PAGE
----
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Ben Verwaayen said that today’s announcement to slash the cost of wholesale DSL was about "making Britain click".

Speaking to analysts this morning the BT chief exec said that today’s decision to cut the wholesale cost of DSL to less than £15 a month was "within the regulatory framework of the UK and financially sound for BT".

The move is so radical he believes that by 2006 a quarter of all the UK’s Internet connections could be via broadband connections.

But he denied BT has bowed to Government pressure to slash costs, insisting that this was a business decision that is financially sound for BT and its shareholders.

He also insisted that today’s targets were "achievable and realistic".

Addressing the issue of supply Mr Verwaayen also said that BT would be looking to enter partnerships with the public and private sector to increase the availability of DSL in rural areas.

But he explained: "We have to make sure that what we do is economically viable and sound for BT."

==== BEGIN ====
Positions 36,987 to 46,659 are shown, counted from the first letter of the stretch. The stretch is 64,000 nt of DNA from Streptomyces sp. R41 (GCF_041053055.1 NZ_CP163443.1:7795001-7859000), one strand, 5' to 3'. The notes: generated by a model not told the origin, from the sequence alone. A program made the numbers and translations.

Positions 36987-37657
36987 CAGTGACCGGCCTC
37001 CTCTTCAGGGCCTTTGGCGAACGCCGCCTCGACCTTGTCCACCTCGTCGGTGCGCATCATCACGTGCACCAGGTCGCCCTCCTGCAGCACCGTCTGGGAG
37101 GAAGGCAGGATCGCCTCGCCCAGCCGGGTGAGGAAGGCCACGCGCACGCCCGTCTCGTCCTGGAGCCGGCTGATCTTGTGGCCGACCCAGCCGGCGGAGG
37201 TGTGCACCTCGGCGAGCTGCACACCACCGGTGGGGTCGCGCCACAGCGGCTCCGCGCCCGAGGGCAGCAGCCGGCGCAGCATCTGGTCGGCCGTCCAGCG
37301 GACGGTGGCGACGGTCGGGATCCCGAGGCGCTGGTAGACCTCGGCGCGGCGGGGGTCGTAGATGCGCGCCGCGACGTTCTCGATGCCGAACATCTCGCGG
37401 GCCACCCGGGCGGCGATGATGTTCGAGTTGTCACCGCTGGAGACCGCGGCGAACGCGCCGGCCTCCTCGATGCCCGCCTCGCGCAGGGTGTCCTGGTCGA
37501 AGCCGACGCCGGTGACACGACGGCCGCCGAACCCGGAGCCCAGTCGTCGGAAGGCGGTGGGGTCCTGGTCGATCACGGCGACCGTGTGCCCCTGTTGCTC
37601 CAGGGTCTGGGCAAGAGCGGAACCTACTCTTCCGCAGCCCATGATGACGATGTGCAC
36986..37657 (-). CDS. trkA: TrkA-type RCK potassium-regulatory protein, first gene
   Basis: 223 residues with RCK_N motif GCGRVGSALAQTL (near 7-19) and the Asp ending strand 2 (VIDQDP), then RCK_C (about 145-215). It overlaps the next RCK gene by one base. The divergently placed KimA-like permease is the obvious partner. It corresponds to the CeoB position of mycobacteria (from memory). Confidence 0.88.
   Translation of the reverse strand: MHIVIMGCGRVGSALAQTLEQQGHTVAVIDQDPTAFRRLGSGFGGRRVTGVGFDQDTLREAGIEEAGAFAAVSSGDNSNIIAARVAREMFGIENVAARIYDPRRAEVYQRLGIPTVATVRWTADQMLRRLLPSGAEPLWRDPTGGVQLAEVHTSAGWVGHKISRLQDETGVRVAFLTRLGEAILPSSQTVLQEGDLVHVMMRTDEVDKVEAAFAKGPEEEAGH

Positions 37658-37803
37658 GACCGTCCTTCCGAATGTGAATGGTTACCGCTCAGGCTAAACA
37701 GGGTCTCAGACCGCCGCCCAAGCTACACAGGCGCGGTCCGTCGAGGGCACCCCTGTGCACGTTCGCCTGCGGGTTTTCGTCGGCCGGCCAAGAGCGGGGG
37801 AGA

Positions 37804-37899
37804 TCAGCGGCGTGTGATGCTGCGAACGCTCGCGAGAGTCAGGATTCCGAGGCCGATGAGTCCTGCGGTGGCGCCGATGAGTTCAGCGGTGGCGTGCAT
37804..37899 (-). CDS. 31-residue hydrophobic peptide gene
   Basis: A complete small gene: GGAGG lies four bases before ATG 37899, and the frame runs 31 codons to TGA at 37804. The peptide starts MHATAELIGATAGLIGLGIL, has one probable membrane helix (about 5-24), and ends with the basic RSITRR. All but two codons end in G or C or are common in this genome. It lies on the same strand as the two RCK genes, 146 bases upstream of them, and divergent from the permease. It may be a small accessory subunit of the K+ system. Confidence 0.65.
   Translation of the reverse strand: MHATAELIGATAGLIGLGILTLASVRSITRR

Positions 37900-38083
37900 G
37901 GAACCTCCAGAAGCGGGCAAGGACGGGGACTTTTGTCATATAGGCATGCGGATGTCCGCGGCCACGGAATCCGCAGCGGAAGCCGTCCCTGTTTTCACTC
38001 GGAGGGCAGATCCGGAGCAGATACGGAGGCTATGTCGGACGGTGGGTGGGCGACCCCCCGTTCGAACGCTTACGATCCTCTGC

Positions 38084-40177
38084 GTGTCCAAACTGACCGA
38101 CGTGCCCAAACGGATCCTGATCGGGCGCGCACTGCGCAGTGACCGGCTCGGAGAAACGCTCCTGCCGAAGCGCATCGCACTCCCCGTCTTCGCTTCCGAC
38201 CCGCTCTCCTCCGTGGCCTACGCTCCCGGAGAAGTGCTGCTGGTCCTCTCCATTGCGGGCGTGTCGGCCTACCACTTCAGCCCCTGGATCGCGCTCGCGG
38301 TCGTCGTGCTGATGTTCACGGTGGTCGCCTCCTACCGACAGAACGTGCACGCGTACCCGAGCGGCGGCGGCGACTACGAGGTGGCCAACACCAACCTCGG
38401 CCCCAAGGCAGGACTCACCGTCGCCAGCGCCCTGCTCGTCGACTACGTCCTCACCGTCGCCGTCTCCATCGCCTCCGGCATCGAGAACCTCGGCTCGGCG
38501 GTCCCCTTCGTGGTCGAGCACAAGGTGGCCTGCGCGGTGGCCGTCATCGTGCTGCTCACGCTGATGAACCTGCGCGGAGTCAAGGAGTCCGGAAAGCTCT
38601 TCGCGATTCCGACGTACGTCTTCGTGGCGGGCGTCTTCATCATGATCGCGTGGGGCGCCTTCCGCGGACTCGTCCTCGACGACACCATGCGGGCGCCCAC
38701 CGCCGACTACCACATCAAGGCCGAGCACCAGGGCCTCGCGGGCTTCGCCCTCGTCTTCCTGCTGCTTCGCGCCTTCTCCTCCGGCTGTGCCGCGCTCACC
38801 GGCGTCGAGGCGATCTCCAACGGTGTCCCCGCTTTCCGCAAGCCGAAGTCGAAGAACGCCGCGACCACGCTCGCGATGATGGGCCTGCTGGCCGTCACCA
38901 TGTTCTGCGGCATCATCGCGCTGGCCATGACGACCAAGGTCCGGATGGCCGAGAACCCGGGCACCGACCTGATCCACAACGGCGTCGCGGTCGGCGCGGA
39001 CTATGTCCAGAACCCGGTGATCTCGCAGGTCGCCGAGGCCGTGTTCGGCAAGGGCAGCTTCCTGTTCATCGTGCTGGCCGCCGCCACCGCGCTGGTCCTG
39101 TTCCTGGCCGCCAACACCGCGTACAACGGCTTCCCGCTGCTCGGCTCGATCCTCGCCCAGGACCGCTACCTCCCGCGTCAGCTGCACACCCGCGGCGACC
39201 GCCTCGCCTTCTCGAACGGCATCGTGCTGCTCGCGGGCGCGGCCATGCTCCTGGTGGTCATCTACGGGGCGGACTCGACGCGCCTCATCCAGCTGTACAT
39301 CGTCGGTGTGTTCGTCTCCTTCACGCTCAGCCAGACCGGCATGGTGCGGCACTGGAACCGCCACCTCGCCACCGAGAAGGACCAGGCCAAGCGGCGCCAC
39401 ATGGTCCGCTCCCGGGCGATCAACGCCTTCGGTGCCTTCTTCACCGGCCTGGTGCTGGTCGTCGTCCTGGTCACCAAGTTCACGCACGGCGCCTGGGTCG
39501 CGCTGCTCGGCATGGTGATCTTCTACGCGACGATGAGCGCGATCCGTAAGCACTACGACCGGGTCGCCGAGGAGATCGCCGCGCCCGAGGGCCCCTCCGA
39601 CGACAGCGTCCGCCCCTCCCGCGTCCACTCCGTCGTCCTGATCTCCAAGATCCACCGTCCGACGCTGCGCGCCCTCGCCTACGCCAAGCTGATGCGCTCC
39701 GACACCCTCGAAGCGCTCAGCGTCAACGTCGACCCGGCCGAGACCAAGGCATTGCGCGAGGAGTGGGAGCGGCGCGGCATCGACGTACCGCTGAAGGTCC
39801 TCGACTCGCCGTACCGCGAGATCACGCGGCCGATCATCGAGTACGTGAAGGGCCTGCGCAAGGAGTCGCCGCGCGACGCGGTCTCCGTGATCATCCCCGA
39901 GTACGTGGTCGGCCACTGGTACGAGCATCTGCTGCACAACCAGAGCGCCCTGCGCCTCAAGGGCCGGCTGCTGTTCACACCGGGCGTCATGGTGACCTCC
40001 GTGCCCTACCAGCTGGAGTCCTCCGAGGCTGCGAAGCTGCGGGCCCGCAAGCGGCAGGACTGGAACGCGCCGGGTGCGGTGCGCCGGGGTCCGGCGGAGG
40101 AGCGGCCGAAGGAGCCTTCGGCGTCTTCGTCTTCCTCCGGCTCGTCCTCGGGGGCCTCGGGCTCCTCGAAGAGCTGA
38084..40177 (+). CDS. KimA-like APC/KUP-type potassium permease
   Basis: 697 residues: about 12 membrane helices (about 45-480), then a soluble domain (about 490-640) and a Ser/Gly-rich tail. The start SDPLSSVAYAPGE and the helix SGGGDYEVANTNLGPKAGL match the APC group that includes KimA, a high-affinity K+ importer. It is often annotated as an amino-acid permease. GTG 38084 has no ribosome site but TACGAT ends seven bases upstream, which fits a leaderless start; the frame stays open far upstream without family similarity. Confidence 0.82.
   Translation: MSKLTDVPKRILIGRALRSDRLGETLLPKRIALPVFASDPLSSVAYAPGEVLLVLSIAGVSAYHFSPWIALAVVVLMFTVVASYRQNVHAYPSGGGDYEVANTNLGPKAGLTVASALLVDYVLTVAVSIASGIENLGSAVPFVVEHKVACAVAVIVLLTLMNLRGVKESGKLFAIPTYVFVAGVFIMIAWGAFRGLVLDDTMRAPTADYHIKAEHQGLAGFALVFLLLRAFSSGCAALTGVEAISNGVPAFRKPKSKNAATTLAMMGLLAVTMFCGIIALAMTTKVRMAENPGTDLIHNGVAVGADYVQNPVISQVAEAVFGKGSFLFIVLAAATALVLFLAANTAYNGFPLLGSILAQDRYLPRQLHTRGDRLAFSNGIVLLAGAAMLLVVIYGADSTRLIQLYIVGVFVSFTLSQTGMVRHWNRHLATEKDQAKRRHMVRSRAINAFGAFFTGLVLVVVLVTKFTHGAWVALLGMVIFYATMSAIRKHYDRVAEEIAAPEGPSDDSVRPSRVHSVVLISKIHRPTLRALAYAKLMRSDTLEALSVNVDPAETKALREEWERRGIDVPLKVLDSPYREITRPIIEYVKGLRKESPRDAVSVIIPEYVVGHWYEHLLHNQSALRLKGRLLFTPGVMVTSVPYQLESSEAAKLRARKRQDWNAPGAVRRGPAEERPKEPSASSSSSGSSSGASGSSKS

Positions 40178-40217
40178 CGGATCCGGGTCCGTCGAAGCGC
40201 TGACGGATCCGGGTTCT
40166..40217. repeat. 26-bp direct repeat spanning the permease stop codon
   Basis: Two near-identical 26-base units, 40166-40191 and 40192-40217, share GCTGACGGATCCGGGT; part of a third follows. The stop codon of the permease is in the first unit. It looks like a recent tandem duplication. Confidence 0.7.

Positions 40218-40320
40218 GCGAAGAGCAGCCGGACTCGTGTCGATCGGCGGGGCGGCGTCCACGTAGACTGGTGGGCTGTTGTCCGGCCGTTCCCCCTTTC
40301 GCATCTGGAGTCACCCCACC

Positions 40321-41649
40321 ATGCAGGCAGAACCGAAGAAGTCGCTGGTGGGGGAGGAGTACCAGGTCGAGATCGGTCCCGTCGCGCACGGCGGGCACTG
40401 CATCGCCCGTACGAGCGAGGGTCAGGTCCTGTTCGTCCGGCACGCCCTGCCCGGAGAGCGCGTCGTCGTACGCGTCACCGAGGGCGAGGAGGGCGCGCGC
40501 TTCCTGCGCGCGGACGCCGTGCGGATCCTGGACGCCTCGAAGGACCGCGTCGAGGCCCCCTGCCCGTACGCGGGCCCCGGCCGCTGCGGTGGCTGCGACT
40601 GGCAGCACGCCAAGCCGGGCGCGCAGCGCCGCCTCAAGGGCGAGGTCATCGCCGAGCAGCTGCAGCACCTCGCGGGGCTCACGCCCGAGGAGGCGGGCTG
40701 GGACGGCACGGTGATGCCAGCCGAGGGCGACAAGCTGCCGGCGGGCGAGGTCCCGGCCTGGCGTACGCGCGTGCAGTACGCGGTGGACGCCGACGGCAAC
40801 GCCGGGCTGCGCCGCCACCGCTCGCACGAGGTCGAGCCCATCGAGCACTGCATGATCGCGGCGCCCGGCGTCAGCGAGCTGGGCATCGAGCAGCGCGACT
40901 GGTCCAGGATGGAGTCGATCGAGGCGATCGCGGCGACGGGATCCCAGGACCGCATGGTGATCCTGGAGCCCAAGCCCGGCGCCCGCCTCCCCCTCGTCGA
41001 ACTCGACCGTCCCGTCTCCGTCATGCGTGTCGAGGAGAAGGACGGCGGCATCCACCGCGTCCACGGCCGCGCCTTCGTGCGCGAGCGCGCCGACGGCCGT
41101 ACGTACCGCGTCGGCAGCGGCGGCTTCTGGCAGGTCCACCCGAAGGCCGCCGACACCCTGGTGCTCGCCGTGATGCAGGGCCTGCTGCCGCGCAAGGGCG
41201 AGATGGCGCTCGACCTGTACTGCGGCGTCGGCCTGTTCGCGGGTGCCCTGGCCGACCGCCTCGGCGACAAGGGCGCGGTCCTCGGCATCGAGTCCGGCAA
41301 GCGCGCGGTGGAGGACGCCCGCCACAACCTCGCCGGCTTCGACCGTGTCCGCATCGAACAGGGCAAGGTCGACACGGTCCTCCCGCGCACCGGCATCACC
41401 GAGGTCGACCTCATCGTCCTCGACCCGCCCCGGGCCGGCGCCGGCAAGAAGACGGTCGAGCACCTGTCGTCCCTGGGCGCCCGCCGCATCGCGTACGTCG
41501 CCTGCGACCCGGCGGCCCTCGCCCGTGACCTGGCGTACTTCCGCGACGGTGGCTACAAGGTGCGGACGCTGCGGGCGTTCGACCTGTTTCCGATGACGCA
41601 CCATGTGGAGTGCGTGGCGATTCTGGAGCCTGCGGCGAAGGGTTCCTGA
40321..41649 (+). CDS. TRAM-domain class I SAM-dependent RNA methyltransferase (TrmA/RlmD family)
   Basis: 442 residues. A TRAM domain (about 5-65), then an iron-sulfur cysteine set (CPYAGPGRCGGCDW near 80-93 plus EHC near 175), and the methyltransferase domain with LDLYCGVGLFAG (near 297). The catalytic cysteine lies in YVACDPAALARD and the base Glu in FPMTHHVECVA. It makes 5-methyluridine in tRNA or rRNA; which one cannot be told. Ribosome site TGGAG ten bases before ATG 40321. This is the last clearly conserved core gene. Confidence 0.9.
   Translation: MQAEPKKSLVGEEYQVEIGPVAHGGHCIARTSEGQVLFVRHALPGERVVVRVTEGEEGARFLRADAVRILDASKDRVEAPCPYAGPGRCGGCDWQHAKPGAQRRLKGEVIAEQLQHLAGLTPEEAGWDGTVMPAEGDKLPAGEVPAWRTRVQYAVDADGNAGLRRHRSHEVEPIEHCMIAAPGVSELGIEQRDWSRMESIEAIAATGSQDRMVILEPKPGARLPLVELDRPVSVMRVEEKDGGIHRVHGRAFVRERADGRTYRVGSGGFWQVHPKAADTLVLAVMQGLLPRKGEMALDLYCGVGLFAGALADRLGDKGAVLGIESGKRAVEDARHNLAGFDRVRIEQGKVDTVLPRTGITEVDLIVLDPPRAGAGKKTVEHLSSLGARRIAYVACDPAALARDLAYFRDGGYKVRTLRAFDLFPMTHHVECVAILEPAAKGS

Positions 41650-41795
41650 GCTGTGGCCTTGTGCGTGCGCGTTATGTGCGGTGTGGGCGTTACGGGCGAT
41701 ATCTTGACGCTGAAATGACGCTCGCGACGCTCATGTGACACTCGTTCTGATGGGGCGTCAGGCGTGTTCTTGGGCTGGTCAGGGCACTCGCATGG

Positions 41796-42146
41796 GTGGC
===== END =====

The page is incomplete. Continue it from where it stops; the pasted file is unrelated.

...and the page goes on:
What’s clear from today’s announcement is that BT is to make broadband a major plank of its revenue-making strategy and that the monster telco has been able to cut costs through a "focused programme of cost reduction".

This includes lower costs associated with recently introduced DIY self-install products, cheaper broadband network equipment and the introduction of automated services.

From today BT will start running ads telling people about the benefits of broadband. And people contacting BT for a second phone line will instead be offered the chance to take-up broadband in a move set to stimulate demand.

Furthermore BT is to conduct a survey of its 19 million consumers to understand what they want from broadband. Mr Verwaayen said that BT would donate £1 to the charity Childline for each response BT gets.

"I hope we give them £19 million," he said. ®

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